Here’s Aaron Bady of The New Inquiry, scribbling in the margins of his review, which argues that the film, by offering context for American violence but no context for Muslim violence, is a piece of propaganda:
Note that the bearded CIA interrogator [Dan] leaves active service because he’s seen too many naked men; it isn’t a matter of doing terrible things, it’s that he’s starting to have queer desires, so he flees.
Here’s Film Crit Hulk on the same moment:
FOR HULK, THE ENTIRE POINT OF THIS MOVIE IS SUMMED UP IN A SINGLE MOMENT. WHEN JASON CLARKE’S CHARACTER, CLEARLY AND DEEPLY DISTURBED BY THE AMOUNT OF TORTURE HE HAS DONE IN THE NAME OF DEFENDING AMERICA, HAS REACHED HIS BREAKING POINT, HE SHOWS IT IN HIS EYES… AND THEN SIMPLY PAWNS IT OFF IN A BRIEF MOMENT OF TOUGH GUY, HOMOPHOBIC BROISM, SAYING: “I’M TIRED OF SEEING SO MANY NAKED DUDES.” IT IS AN INCREDIBLE MOMENT OF A CHARACTERIZATION, RENDERING THE EXTERNAL WORDS A MERE REFLECTION OF THE TURMOIL WITHIN. EVERYTHING THE FILM HAS TO SAY ABOUT TORTURE AND OUR ROLE IN IT IS RIGHT THERE.
While I’m not sure I found the moment all-encapsulating like Film Crit Hulk did, I certainly didn’t literally think that Dan was fleeing his homoerotic urges by returning to Washington. It’s almost as if Aaron Bady watched Zero Dark Thirty looking for propaganda so hard he forgot to watch the movie. Opposite his bizarre read on Dan’s “naked dudes” comment, Bady also jots:
Note that Maya’s double dies when she bakes a cake, when she takes the wrong kind of pleasure in her job; Maya wins for her joylessness, but her double—who tried to encourage her to have fun and get laid—dies for enjoying her work too much.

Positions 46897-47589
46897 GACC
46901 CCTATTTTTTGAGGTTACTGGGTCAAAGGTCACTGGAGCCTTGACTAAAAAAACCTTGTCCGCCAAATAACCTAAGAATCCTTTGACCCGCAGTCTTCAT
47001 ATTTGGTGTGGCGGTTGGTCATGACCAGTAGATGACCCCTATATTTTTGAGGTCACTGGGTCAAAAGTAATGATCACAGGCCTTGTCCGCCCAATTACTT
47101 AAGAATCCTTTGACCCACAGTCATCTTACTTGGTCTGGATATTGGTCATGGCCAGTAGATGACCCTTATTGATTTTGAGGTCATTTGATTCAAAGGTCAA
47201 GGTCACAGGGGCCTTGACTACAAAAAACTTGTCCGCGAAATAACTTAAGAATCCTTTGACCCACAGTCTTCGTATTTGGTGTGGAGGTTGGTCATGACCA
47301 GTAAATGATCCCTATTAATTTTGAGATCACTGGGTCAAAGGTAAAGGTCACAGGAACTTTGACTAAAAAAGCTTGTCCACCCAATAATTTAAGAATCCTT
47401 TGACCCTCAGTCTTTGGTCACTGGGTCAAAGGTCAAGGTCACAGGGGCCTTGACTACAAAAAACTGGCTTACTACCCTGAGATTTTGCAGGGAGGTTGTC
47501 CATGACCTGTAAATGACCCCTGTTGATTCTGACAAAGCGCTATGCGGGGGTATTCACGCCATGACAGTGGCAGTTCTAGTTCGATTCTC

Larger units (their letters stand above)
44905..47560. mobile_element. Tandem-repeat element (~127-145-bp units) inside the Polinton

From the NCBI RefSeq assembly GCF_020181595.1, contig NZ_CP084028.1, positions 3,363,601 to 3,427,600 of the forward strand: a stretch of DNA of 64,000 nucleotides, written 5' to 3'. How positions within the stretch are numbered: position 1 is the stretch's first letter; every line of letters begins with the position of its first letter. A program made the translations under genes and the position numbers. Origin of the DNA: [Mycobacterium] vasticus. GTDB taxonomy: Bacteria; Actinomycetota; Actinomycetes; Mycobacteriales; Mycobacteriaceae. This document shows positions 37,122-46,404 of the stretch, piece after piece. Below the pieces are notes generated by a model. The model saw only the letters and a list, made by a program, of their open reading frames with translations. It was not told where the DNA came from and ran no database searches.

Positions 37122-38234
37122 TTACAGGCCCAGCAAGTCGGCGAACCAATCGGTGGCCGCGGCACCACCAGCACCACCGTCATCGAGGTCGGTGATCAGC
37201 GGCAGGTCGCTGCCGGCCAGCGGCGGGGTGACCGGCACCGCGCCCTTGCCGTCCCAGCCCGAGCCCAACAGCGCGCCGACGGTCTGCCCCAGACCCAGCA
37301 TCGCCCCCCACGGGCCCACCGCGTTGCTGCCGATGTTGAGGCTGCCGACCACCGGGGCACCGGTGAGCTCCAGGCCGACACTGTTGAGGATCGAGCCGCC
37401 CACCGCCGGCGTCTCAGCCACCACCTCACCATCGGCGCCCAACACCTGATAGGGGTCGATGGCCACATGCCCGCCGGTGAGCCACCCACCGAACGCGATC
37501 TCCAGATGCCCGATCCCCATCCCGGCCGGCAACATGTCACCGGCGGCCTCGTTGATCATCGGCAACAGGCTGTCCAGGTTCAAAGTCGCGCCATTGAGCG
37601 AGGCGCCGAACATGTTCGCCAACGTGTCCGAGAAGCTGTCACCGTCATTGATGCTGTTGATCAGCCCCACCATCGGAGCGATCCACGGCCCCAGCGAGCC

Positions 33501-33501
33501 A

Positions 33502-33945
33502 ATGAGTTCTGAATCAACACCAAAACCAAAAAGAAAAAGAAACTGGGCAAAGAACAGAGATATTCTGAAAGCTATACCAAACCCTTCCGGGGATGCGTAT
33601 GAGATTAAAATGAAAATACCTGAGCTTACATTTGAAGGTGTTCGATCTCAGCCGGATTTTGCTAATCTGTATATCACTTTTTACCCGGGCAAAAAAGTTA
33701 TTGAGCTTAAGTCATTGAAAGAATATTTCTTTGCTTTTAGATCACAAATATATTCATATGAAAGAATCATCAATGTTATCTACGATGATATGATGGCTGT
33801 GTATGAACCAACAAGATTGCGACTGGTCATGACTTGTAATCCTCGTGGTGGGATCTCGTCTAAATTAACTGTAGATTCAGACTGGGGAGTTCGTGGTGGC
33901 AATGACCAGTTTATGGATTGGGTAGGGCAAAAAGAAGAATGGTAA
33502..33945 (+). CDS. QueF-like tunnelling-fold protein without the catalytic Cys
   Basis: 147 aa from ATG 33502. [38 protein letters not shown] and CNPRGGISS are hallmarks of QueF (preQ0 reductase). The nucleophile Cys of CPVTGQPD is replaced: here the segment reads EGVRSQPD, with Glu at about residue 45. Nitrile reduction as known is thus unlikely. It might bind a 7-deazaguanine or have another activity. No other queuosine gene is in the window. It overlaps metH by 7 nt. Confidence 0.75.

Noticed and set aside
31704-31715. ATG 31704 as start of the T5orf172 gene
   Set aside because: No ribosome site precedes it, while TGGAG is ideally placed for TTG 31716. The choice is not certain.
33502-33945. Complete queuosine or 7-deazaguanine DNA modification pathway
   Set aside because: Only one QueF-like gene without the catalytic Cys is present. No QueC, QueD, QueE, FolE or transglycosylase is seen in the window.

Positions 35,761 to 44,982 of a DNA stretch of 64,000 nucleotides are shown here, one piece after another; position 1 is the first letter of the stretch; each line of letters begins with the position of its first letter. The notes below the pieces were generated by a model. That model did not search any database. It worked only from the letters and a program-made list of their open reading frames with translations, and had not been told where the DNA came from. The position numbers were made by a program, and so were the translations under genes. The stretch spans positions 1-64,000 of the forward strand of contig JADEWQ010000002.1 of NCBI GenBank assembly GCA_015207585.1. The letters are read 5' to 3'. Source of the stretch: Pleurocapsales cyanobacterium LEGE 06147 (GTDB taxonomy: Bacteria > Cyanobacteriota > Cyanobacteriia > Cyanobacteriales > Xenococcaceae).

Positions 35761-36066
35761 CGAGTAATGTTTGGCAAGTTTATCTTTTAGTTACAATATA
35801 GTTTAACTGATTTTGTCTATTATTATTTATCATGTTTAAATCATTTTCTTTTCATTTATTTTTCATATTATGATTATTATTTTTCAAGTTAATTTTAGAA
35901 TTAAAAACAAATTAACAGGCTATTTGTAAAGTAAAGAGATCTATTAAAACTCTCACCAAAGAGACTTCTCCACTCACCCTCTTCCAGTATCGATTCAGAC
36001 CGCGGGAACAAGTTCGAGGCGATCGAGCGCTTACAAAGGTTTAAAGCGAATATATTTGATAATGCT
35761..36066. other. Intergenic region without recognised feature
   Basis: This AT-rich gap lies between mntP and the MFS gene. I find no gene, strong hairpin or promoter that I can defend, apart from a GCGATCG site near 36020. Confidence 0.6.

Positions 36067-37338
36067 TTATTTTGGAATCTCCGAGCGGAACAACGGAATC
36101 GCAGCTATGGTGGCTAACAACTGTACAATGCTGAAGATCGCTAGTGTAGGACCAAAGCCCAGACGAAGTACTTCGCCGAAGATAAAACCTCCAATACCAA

My “Maya’s double,” he means “Jessica,” who isn’t “Maya’s double” at all, but a foil for Maya’s post-9/11 hardness. Earlier in the film, Bady might have noticed, the two have an exchange in the break room where Maya tells Jessica that you can’t pay a Jihadist off as an informant. They’re fundamentalists, says Maya, and Jessica’s assumption that everyone can be bought is a Cold War relic. When Jessica is finally blown to smithereens, it is because she believed a Jordanian doctor had been flipped for $25 million — the cake was likely a means of showing how giddy she was about finding a link to OBL, and her lack of knowledge about Muslim culture (“They don’t celebrate with cake,” Maya tells her over the phone), not some symbol of domestic joy in her work.
I don’t think anyone bothers me more than the smug young intellectual who fancies himself smarter than virtually everyone because his small but effective toolset is so capable of breaking the world down into manageable parts*. I envy the clarity, though I’ve always suspected that viewing the world through such lenses can lead one astray. You might miss really obvious movie plot points.
*Am I wrong, isn’t this The New Inquiry’s whole deal?
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